Argentine Stuffed Flank Steak
Recipe from Fire It Up by Andrew Schloss, David Joachim (Chronicle Books, 2011)In Argentina, this stuffed and rolled beef dish is known as matambre, or "hunger killer." Made with eggs, bacon, and beef, it's certainly not for the fainthearted. But sliced crosswise, it makes an impressive presentation. Spinach and carrots are traditional vegetables for the stuffing, and we've used them here. If you prefer, use almost any vegetable combination you like. Grill cooks at parillas (traditional Argentine grills) sometimes wrap the meat roll in foil and cook it indirectly to mimic a roasting method. But foil prevents the flavor of the fire from getting on the meat, so we like to brown the roll over direct heat first, and then move it away from the heat to continue grill-roasting the beef to tender doneness. Garlicky, colorful chimichurri sauce keeps the meat moist as it cooks and then serves as a sauce on the plate.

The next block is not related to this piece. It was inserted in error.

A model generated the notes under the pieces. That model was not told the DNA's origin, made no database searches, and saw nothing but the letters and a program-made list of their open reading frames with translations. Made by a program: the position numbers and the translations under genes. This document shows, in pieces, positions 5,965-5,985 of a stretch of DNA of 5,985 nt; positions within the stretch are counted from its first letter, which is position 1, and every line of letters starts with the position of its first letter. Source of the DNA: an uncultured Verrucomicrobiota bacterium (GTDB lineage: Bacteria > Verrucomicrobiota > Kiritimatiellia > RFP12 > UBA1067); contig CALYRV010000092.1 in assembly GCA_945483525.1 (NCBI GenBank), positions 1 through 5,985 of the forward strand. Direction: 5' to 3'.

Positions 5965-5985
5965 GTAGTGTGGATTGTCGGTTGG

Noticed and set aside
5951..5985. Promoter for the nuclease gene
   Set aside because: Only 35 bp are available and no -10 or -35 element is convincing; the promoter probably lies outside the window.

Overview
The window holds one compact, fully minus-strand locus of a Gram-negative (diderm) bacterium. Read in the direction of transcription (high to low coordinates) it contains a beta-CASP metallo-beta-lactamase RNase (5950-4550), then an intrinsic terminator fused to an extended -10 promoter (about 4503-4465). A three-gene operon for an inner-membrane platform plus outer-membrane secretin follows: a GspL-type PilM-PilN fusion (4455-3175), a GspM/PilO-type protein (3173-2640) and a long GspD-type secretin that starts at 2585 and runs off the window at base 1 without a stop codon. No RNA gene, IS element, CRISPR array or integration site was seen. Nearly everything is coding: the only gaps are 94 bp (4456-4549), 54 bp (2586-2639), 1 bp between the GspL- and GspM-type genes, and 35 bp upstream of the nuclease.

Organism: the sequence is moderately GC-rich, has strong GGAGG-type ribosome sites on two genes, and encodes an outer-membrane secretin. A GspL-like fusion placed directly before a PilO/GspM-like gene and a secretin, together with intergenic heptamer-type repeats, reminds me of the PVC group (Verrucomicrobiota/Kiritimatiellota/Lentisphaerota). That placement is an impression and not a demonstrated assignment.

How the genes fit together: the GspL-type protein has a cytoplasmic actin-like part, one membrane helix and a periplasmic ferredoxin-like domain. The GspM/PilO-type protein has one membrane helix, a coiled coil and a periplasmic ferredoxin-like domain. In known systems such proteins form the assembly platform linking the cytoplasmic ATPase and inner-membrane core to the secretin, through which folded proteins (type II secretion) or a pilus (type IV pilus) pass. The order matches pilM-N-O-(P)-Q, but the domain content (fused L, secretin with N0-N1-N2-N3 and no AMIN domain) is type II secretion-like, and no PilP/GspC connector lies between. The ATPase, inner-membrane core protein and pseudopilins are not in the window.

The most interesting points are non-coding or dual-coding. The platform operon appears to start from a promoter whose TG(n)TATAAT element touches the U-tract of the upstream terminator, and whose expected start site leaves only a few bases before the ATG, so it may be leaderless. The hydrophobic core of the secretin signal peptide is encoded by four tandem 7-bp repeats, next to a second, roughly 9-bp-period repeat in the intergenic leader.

Makes 6 main-course or 10 to 12 appetizer servings
- 4 small carrots, trimmed and peeled
- 4 slices bacon
- 1 thick flank steak (about 2 1/2 pounds), butterflied (see Know-How)
- 1 teaspoon coarse salt
- 1/2 teaspoon ground black pepper
- 1/2 teaspoon ground cumin
- 1 tablespoon chopped fresh oregano
- 2 cups Chimichurri Sauce (see recipe below)
- 4 ounces baby spinach leaves
- 1 small onion, thinly sliced
- 2 Smoked Eggs (please see separate recipe) or hard-cooked eggs, peeled and halved lengthwise
- 1/2 red bell pepper, seeded and cut lengthwise into thin strips
Bring a wide saucepan of salted water to a boil. Add the carrots and cook until beginning to get tender, about 5 minutes. Drain and set aside. Meanwhile, cook the bacon in a skillet over medium heat until crisp, about 5 minutes. Transfer to paper towels and reserve the drippings.
Light a grill for indirect medium-high heat, about 400ºF.